Friday, August 13, 2010

Survivor: Secondary School-Style

Field trips are fascinating things. Not just because of all the cool stuff you get to learn, but also because there is always an adventure when it comes to the students themselves. I remember an excursion to a set of botanical gardens in the city where I live, with a group of year 11 students while I was still a student teacher. It was perilous.

When we weren’t trekking along dirt paths with no sign of fresh water in sight and only our own supplies to rely on for the extent of the journey, we were trying to avoid being eaten by the BIGGEST mosquitos I’d ever seen (“Big as your arm and twice as hungry!” - as a friend of mine put it after I texted him about the situation), or rescuing Damsels from the evils of the Dreaded Bandicoot , as they scurried almost invisibly through the bushes, showing themselves only to steal chips which were carelessly dropped onto the ground.

If the students are not prone to injury and death from the local wildlife, they still have each other to be afraid of. There is only so long that an adolescent can be out in the Wild before their survival instincts kick in, and it is “Every (Wo)man for Him(her)self!”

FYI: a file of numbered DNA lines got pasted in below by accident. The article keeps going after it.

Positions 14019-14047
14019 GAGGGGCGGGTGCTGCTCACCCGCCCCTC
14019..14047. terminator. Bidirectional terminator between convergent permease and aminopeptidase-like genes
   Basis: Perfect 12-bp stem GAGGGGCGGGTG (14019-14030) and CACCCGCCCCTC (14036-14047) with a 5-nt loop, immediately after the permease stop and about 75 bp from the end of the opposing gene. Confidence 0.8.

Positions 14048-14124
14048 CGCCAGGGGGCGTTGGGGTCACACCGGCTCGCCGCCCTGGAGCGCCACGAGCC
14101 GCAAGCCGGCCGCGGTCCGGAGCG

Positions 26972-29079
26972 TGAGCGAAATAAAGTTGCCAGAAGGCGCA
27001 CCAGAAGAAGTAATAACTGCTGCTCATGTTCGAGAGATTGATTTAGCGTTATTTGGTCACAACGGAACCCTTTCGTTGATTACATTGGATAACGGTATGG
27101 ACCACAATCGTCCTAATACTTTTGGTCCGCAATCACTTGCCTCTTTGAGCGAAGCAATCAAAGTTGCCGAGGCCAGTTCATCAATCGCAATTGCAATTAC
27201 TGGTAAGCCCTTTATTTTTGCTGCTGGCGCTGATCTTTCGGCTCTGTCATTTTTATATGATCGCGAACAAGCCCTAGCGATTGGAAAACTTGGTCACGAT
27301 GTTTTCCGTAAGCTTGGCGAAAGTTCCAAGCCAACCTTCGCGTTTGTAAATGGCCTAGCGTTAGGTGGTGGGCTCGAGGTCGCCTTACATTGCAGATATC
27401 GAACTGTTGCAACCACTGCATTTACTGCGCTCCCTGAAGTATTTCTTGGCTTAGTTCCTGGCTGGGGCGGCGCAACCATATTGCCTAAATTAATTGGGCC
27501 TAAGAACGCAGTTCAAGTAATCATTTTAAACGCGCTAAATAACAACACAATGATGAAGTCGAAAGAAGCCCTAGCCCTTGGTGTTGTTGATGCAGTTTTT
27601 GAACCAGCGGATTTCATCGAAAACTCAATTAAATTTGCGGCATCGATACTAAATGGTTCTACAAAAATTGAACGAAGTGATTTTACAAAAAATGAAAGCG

On a trip to a historical tourist site, this came in to play during the final leg of the trip, just after the most dangerous and chaotic pass through the terrain: The Gift Shop. A female was mistaken for a giant insect (possibly the mosquitos found at the other site) and had an insect trap (involving something akin to superglue) thrown at her. I never found out whether her hair had to be amputated at the site of impact.

This instinct can also still come to the fore when the end of the journey is well and truly in sight and the students are on their way back to their campus of origin, and improvised weapons made from things like plastic bottles are occasionally fashioned. The injuries caused are minor, but the bus drivers still don’t appreciate blood on their upholstery.
Despite the best intentions of the teachers at school and no matter how structured an activity may be, one cannot compete with these basic instincts that humans have for survival. It is inevitable and should be embraced. Teachers should only attend these things when armed to the teeth.


    1. 1. I dunno man, my arms are pretty hungry.

      2. Awesome drawing. Love the "spike in case of chocobo attack".

      3. Shh. That's how I read it, and I'm sticking to that interpretation.

    2. I think a suit like that NEEDS to be open to at least some interpretation ;-)